- The Washington Times - Saturday, December 18, 2004

HERSHEY, Pa. — Geoffrey Gaines, 7, bolted out of his mother’s grasp and darted across the Giant Center concourse, snaking through the between-periods throng and into a packed store selling Hershey Bears merchandise. His mother, Barbara Gaines, didn’t seem to mind one bit.

“Once they get past a certain age — say, out of kindergarten — you can pretty much let ‘em run loose,” the Hummelstown, Pa., teacher said. “They know where we sit, where to meet after the game, and I pretty much know who they run with. That’s one of the special joys of living in a small town — you can get away with that. Now, I’d never dream of doing that in Philadelphia.”

Professional hockey is still being played in North America and for the most part doing pretty well. The NHL might be suffering through its second lockout in 10 years, but in minor league arenas, business is thriving.

“Really?” Gaines asked when told attendance at Hershey games was up 13 percent this season. “I hadn’t noticed much of a change. Tonight we’re playing [archrival Philadelphia Phantoms], and they usually bring a bigger crowd, but other than that, it sort of looks like it always does.”

In fact, not much appears to have changed this season in the American Hockey League. Some of the names are different, but they are every year. The rules have a few new wrinkles, as usual, and there is a new team or two. But there’s nothing out of the ordinary.

“But that’s why we like it,” Gaines said. “We come maybe a half-dozen times a year, pay $60 for one of those family packs [four tickets, food and drink], and everybody has a good time. My husband watches the game, I chat with friends and Geoffrey — he gets to bring one friend to games — goes looking for video games. But we can afford it. I don’t think $60 would get you in the building in Philadelphia.”

Not today or any time soon. Today is day 94 of the lockout, the 67th day since the season was to start. The All-Star Game has been wiped off the books, and the full season likely will be next.

Giant Center is less than three years old, has a warm, small-town feeling to it and is fan-friendly almost to a fault. The facility seats 10,500 for hockey and is spotless. Ushers are everywhere with directions on how to find the closest bathroom. Small armies take positions behind counters to serve customers quickly between periods.

“We recognize people have choices on where to spend their discretionary funds,” said one team official, standing about 200 yards from Hersheypark, a large amusement park. “We want people to have a good feeling about the arena when they leave, whether the team won or lost. That’s what brings fans back.”

That approach appears to be working. Attendance is up more than 7 percent in the AHL over the same period last season to an average of 5,494 a game. Hamilton, Ontario, midway between Toronto and Buffalo and an easy drive from either, has had a 48.7 percent increase. Chicago is up 25 percent and drew more than 16,300 for one game. Lowell, Mass., near Boston, has a 21.9 percent increase, while Philadelphia is up more than 21 percent.

There are exceptions. Worcester, Mass., and St. John’s, Newfoundland, both of which will lose teams after this season, are down significantly. Portland, Maine, where Washington has its top farm team, is down somewhat, but club officials blame part of the drop on competing for fans with baseball’s Boston Red Sox this fall.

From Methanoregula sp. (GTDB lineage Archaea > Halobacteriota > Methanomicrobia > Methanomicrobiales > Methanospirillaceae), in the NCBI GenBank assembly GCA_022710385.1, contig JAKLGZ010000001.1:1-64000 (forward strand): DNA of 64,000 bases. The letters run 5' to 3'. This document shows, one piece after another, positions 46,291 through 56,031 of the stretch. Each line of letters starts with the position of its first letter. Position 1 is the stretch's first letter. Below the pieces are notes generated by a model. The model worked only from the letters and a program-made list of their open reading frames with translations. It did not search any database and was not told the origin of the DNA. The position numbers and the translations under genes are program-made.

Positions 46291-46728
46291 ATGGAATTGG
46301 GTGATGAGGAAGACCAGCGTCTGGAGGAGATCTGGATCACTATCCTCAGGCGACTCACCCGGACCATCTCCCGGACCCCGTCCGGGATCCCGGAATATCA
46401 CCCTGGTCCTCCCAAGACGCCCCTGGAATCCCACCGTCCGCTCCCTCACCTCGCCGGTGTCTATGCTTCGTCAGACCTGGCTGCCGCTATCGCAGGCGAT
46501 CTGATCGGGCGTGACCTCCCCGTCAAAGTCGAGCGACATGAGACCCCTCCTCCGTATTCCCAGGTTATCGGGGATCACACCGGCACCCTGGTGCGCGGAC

The ECHL, which once called just the East Coast home, now has teams in places like Alaska and San Diego and goes just by initials. Attendance for the 28-team league is up 12 percent to 4,380 a game.

“I would be pleased if we maintain an increase of 7 percent for the balance of the season,” AHL president Dave Andrews said. “We went through this in ‘94-‘95 and experienced some growth in terms of our exposure. And short-term this time around, it’s an opportunity for increased media exposure. It’s an opportunity for increased revenues from ticket sales, particularly in markets close to NHL teams.”

But are fans getting the real thing in the AHL today for less than $20? Or are they getting only a jaded look at the NHL’s future through no fault of promoters?

With the NHL players locked out, the AHL was flooded with more than 200 first- and second-round NHL draft picks to open its season. Youngsters, many of whom would have played with NHL teams this fall, were sent down to gain professional experience and work with seasoned coaching staffs.

“A lot of those guys aren’t trying anywhere near as hard as we thought they would,” one veteran scout said. “They look around, and they know they’re just marking time, that if there was an NHL, they’d be up there. They figure there’s no reason to bust [butt] because there’s nothing at stake right now. This is as far as they can go, so they’re just going through the paces. It’s a shame.”

Nonetheless, Andrews said, “The caliber of talent is the highest I’ve ever seen.” That might be an accurate assessment on paper. But Portland, for instance, had a dozen or more first- or second-round picks in its training camp but has won only five of its last 21 games. The Pirates are saddled with a porous defensive corps hindered by injury and inexperience and goalies who suddenly have forgotten how to stop the puck.

The Bears will be here next season and the ones after that no matter what happens with the NHL. Hershey has had a team in the AHL since 1938, has played for the league championship 18 times and has won eight Calder Cups. Its chances of winning this year are about as good as that of the NHL having any kind of season — pretty slim.

“No, they’re not very good, but that’s not important,” Gaines said. “It’s like going to the football games at the high school. You’d like them to win, but as long as everybody had a good time, does it really matter?”



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